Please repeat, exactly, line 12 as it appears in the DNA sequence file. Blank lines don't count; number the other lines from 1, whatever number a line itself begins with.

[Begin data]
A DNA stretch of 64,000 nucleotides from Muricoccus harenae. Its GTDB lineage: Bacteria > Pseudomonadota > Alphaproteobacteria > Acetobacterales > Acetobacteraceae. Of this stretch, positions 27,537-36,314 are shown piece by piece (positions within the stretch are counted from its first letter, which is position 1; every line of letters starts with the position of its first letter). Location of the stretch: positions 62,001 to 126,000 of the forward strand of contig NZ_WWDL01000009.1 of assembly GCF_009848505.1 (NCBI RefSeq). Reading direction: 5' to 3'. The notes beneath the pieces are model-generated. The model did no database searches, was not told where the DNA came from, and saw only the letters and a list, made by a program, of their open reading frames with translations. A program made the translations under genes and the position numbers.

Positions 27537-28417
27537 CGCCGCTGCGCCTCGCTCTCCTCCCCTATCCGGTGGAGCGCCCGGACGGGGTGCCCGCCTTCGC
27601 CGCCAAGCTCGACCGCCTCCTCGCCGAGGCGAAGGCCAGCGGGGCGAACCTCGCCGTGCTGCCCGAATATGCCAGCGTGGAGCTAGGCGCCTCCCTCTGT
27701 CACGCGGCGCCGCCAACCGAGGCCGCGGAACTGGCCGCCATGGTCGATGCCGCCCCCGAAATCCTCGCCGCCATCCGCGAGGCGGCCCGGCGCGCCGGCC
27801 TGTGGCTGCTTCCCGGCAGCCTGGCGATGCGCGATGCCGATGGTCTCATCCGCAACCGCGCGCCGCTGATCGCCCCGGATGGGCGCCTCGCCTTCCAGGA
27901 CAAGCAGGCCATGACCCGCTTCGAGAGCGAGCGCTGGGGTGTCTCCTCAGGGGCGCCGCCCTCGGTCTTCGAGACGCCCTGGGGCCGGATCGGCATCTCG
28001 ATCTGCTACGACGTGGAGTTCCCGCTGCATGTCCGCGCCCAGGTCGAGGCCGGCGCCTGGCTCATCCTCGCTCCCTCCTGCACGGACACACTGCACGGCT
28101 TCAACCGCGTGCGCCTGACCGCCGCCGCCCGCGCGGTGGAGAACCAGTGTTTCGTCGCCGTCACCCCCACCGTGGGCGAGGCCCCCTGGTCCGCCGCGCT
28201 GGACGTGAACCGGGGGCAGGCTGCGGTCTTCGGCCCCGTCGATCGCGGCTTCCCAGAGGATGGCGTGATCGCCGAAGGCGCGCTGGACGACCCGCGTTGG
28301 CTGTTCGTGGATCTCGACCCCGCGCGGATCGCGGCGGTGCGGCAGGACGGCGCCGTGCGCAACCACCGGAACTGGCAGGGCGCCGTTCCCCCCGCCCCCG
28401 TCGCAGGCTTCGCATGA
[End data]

28401 TCGCAGGCTTCGCATGA